Teaching Treaties Webinar Available to view! (FREE!)

Last month, Alan Ojiig Corbiere, Bne doodem (Ruffed Grouse Clan) joined us to speak about Pre-Confederation Treaties in Ontario associated with the Anishnaabe.  The video is now available for you and your students to view for free! I hope you find it as eye opening as I did. 

Alan has extensive knowledge of these treaties, and he shared information which goes beyond any school-aged resource that I have encountered so far. He emphasized the importance of teaching the perspectives of both Nations involved in any particular treaty and spoke about Anishnaabe ways of remembering, recording, decoding, and reciting treaties. He also covered a number of different agreements including the Dish with One Spoon. I hope this recording will be helpful to you and possibly your students as you deepen your knowledge about treaties.

Looking for more information on teaching about Treaties?
See my past posts:
How do I teach about treaties?
Under One Sun - Teaching Treaties in Kindergarten
Kayak Magazine's "We Are All Treaty People" Issue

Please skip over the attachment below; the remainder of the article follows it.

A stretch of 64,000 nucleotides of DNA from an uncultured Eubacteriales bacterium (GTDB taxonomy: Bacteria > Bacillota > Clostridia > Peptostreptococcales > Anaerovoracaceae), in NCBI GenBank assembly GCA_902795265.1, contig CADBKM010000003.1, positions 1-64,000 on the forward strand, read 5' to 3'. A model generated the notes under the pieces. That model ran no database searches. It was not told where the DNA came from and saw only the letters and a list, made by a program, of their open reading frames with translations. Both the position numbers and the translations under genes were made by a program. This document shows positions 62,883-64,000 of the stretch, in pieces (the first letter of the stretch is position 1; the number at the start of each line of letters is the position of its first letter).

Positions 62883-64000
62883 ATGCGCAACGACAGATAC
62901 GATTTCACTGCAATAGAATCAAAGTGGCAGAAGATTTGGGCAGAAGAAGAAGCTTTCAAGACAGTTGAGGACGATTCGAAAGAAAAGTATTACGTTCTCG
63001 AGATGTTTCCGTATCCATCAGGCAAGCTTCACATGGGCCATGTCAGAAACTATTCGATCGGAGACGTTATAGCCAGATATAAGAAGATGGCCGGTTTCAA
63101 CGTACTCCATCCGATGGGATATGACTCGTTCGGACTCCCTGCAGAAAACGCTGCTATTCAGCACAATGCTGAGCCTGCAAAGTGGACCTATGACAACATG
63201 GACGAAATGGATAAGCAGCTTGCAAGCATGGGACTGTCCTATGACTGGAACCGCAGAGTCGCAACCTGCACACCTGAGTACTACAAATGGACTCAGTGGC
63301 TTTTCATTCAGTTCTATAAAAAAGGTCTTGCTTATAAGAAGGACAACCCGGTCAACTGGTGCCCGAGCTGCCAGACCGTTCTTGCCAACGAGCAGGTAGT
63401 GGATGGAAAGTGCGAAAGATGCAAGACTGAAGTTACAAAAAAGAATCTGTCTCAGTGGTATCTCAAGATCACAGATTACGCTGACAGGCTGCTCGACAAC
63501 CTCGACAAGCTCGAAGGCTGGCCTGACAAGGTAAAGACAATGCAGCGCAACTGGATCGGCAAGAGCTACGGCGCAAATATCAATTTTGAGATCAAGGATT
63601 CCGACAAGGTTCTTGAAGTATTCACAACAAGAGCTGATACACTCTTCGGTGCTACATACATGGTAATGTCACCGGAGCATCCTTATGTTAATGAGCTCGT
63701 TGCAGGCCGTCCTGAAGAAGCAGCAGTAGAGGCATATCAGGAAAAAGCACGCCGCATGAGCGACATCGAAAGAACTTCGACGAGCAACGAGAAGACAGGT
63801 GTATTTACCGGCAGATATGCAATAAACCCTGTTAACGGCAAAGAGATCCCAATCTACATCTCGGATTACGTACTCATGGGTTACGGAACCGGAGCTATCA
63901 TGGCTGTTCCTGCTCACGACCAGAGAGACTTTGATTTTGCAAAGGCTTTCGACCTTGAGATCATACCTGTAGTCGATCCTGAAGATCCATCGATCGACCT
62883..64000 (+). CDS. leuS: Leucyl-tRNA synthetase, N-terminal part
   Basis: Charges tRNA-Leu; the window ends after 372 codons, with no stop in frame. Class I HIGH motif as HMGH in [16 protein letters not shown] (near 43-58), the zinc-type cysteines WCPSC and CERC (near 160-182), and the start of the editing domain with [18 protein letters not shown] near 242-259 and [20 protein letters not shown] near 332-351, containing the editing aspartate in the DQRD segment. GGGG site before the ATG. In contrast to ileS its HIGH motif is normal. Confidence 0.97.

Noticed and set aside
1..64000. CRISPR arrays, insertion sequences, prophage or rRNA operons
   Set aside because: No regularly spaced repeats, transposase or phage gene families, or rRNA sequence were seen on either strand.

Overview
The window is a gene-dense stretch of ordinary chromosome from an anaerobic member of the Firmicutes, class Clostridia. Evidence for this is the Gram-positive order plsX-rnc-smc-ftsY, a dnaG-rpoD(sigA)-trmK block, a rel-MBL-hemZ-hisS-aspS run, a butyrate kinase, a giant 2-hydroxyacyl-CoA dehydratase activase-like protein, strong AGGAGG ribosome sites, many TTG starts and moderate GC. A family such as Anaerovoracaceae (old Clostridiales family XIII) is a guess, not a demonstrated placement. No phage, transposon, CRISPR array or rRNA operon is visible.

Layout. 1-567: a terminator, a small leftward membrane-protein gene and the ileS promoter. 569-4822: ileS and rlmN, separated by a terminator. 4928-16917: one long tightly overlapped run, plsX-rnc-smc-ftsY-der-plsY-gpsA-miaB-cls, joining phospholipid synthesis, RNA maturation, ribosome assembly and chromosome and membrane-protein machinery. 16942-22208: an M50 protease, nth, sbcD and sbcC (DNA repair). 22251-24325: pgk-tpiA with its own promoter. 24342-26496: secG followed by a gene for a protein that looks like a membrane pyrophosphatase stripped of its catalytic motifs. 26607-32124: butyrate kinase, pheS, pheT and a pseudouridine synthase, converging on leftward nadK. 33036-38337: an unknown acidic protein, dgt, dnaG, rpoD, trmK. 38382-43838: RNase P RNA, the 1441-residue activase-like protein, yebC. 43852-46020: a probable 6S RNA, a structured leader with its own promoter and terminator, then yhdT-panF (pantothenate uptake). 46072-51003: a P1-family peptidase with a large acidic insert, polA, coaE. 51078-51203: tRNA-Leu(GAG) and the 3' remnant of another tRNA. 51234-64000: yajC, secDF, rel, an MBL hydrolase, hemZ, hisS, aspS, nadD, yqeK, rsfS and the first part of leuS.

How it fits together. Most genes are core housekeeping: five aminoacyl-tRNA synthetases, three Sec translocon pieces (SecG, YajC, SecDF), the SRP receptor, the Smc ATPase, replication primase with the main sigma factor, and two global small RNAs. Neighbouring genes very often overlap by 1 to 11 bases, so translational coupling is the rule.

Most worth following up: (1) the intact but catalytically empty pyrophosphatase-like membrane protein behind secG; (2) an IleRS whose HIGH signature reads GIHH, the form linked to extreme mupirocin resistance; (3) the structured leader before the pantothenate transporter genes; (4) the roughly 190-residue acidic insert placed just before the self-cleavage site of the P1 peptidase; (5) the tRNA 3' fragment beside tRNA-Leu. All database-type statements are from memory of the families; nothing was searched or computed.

Upcoming Webinars
Coming in January and February, Dr. Restoule and I are planning two new webinars:

- Integrating Indigenous ways of knowing into Mathematics Teaching
- Focusing on Indigenous Art in the Classroom

Stay tuned for the announcement about dates and times! 

Two Short Documentaries

Two CBC documentaries caught my eye this month.

Karihwanoron: Precious Things (14:22).

This short film focuses on the Mohawk immersion program Karihwanoron located in the Kahnawake Mohawk Territory in Quebec. If you are interested in discussing language preservation with your students, or want to highlight contemporary images of resistance and resilience, this is a great place to start.

Young students might find the first few minutes which focus on the daily experience of Yagorihwanirats, a young Mohawk child, relatable.  

Headdress (5:45) by JJ Neepin (Fox Lake Cree Nation) reflects on the importance of the headdress to her ancestors and her identity. Also check out JJ's article Why I made the 'Headdress' for additional commentary and context. 

If you are teaching about the appropriation of the headdress in contemporary population culture, this documentary could serve as a short but powerful perspective.